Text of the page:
Ole Gunnar Solskjaer is not messing about with his clear out of the Manchester United squad. The latest unwanted player that looks set to be allowed to leave is Chris Smalling, who — according to multiple reports — is on the brink of joining Roma on a loan deal. The deal will reportedly cost Roma a €3m loan fee, but there are conflicting reports as to whether a €17m option to buy next summer will be included as part of the terms.
Solskjaer has made it abundantly clear what his pecking order is at the center of defense this season. Harry Maguire has slotted in next to Victor Lindelöf as first choice, as was expected after the former’s record transfer fee, but on the bench as back up in all three matches of the season so far has been academy graduate Axel Tuanzebe. After impressing on loan at Aston Villa last year, and in the summer pre-season tour, Tuanzebe has been rewarded with a promotion above senior center-backs Phil Jones, Marcos Rojo, and Smalling.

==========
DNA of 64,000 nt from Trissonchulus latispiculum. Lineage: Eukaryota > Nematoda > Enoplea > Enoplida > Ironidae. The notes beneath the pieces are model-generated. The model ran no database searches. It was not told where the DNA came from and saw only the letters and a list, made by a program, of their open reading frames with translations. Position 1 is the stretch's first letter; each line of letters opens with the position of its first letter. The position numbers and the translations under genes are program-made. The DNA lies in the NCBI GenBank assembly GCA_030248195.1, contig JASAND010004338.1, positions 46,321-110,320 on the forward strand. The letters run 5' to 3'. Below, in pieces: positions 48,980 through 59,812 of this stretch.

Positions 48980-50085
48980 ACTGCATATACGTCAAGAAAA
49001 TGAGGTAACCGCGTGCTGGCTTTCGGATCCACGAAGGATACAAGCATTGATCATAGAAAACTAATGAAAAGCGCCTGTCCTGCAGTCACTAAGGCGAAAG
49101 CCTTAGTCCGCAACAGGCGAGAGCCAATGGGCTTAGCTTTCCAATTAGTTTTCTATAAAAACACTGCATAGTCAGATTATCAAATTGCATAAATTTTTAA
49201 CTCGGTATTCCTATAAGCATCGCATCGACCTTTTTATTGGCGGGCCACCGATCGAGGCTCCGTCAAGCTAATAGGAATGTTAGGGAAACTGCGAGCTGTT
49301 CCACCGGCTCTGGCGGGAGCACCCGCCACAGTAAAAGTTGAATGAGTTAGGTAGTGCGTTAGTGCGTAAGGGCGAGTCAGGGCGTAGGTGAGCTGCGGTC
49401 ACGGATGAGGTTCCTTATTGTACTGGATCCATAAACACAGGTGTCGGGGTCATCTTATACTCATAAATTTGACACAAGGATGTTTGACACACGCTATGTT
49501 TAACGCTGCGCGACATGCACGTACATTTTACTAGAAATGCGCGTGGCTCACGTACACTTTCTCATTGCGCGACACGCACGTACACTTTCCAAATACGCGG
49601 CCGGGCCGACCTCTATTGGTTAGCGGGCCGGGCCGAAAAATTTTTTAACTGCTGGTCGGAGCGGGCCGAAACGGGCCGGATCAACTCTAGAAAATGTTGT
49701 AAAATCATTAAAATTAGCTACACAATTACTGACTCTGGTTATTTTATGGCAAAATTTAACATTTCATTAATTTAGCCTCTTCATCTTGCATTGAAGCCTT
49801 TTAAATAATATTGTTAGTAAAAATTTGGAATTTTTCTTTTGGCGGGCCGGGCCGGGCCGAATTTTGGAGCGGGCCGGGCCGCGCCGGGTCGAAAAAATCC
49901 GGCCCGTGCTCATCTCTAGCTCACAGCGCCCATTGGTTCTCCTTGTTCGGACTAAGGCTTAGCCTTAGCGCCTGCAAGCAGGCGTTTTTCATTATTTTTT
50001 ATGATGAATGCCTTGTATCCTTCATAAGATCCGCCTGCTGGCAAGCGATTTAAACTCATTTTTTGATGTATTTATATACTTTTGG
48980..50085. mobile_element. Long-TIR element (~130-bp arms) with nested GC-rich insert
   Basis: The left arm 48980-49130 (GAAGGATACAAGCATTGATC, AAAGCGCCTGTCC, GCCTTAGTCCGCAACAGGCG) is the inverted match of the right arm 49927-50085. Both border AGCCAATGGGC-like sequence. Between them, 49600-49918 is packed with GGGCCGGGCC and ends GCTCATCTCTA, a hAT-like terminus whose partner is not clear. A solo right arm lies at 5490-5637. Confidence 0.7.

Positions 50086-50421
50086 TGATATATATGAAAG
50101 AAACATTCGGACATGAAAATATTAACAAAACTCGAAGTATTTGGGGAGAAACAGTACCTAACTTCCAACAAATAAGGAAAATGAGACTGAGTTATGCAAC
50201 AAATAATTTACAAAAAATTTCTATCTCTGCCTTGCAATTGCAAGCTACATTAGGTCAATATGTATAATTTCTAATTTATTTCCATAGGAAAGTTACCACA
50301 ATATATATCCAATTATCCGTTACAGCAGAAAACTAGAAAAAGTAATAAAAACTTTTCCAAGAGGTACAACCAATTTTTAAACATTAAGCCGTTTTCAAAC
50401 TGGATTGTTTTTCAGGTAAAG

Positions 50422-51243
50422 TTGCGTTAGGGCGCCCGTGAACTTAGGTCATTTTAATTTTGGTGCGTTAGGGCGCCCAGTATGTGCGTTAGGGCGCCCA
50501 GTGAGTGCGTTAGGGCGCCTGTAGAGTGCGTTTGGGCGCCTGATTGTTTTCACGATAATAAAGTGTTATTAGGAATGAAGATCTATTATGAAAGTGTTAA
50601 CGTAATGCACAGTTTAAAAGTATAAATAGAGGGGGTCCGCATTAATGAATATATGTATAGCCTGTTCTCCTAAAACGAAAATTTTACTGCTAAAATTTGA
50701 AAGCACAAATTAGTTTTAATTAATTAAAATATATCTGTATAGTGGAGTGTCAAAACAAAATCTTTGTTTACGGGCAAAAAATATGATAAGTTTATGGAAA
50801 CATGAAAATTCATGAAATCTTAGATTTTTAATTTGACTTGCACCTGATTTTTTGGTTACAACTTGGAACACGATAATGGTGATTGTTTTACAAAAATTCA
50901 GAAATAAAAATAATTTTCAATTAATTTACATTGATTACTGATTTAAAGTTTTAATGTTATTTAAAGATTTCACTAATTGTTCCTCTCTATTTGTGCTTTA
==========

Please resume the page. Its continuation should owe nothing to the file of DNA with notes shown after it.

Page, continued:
Chris Smalling to AS Roma from Man United, here we go! Total agreement for a simple loan (€3M to Man Utd) without buy option. The player has accepted. #MUFC #Roma #transfers— Fabrizio Romano (@FabrizioRomano) August 29, 2019
At least one center back was expected to leave before the September 2nd European transfer deadline, but Rojo — who has barely played in two seasons — was widely expected to be the first to depart. Not only is it a surprise that Smalling is the first to go, but also that the defender is willing to sanction a move to Serie A.
In his decade (!) at United, Smalling has never fully convinced, and at 29 years old, is unlikely now to iron out the penchant for errors that has been a feature of his career. When fit (something he at least manages to do better than Jones) though, he has shown that he can be a capable defender if not asked to not anything outside of his comfort zone — like passing or running with the ball.
Still, as a full international, former player’s player of the year, and multiple title winner, he is entitled to feel that he is too good to be sitting in the stands or playing the odd cup game alongside kids and other back-ups. A move to play regular football would suit all parties, especially given Smalling’s sizeable wages, which United are not expected to have to subsidize.